Acton Institute Powerblog Archives

Post Tagged 'Great Britain'

Threats to Religious Liberty in the U.K.

There is a real possibility that the next general election in the United Kingdom will take place within a few weeks of the presidential election in the United States. It is fair to say that no one knows what will happen on either side of the Atlantic. Continue Reading...

The Countess of Huntingdon: Challenging the Established Church

Among the central figures of the British evangelical revival that we have been revisiting is Selina, Countess of Huntingdon, (1707–1791). She was a source of finance and a steadying influence, and through her aristocratic connections Selina provided opportunities for the preaching of the gospel in the upper echelons of society. Continue Reading...

Lord Shaftesbury: Evangelical Social Reformer

“I want nothing but usefulness to God and my country” (Diaries, February 22, 1827) When the funeral procession of Lord Shaftesbury progressed through the streets of London toward Westminster Abbey on October 8, 1885, thousands of people lined the streets, bands gathered to play Christian hymns, and hundreds of banners were held high with Bible verses. Continue Reading...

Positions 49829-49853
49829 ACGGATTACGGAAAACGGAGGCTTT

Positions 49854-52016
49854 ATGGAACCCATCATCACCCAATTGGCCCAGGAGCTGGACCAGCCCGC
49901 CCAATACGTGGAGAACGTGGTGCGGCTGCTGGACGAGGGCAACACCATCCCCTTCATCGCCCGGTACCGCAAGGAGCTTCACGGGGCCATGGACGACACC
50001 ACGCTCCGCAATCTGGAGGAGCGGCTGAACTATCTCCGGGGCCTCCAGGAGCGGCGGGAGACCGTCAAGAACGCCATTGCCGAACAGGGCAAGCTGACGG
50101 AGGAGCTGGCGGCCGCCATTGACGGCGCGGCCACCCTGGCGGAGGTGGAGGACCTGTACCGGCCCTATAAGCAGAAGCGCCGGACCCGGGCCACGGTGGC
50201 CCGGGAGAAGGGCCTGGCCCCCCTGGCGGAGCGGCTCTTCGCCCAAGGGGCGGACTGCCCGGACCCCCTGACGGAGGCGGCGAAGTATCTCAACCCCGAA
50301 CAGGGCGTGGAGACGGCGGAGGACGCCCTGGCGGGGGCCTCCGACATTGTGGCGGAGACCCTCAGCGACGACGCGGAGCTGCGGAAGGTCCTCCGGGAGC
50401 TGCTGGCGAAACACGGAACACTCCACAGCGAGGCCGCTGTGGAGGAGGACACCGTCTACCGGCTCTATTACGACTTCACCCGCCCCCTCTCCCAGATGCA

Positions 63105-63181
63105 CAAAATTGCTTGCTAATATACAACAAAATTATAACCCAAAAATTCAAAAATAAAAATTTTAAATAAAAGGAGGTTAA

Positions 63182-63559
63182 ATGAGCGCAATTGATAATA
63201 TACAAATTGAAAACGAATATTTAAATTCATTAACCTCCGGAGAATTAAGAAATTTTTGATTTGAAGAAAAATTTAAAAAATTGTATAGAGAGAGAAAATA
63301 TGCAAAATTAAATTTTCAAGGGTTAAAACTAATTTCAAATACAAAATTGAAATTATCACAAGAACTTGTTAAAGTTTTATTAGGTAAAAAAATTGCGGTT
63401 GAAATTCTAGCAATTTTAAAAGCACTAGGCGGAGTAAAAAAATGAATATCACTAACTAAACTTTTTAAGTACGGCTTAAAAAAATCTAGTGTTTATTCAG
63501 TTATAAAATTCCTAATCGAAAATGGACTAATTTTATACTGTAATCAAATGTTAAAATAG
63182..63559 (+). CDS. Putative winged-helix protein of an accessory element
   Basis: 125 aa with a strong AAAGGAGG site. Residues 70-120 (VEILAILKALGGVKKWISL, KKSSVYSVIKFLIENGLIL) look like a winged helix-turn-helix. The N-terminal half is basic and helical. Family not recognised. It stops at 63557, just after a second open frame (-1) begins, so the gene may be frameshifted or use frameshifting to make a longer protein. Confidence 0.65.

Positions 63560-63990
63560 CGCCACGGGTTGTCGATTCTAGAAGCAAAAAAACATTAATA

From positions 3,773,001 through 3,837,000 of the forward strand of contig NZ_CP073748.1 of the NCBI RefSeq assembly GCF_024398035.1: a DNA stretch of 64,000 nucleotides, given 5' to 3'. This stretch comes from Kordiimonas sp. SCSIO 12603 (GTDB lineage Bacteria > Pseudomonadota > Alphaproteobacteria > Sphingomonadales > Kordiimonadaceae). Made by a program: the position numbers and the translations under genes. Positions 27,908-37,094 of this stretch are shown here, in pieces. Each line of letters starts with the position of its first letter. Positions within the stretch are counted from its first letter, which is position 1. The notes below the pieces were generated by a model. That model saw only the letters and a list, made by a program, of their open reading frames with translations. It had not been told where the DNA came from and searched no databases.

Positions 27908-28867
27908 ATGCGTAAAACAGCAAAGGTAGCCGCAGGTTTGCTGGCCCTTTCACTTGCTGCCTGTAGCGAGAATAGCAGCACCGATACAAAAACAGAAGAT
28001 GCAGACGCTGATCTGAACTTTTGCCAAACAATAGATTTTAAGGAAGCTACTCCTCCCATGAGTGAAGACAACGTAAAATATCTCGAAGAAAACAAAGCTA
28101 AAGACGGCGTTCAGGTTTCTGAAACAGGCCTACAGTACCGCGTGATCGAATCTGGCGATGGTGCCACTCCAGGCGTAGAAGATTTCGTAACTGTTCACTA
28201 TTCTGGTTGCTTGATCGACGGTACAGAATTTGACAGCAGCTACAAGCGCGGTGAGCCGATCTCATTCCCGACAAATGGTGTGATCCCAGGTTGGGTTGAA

Audio: Samuel Gregg on Theresa May’s Election Blunder

On Friday afternoon, Acton Institute Director of Programs Samuel Gregg joins guest host Paul Kengor on Ave Maria Radio’s Kresta in the Afternoon to discuss the shocking results of last week’s snap UK elections that saw Theresa May and the Tories lose their majority in the UK Parliament. Continue Reading...

Samuel Gregg: Europe Is Rotting

Sam Gregg, Acton’s Director of Research, bemoans the state of Europe in The American Spectator today. In a piece entitled, “Something is Rotten in the State of Europe,” Gregg begins by noting that Germany seems to have lost all common sense. Continue Reading...

The Audacity of Austerity

The title of this post borrows from a phrase I employ in the conclusion of tomorrow’s Acton Commentary on the prospects for austerity in America after today’s mid-term elections. (I can’t claim to have coined the term, since about 4,270 other instances of the phrase show up in a Google search, but I like it nonetheless.) Continue Reading...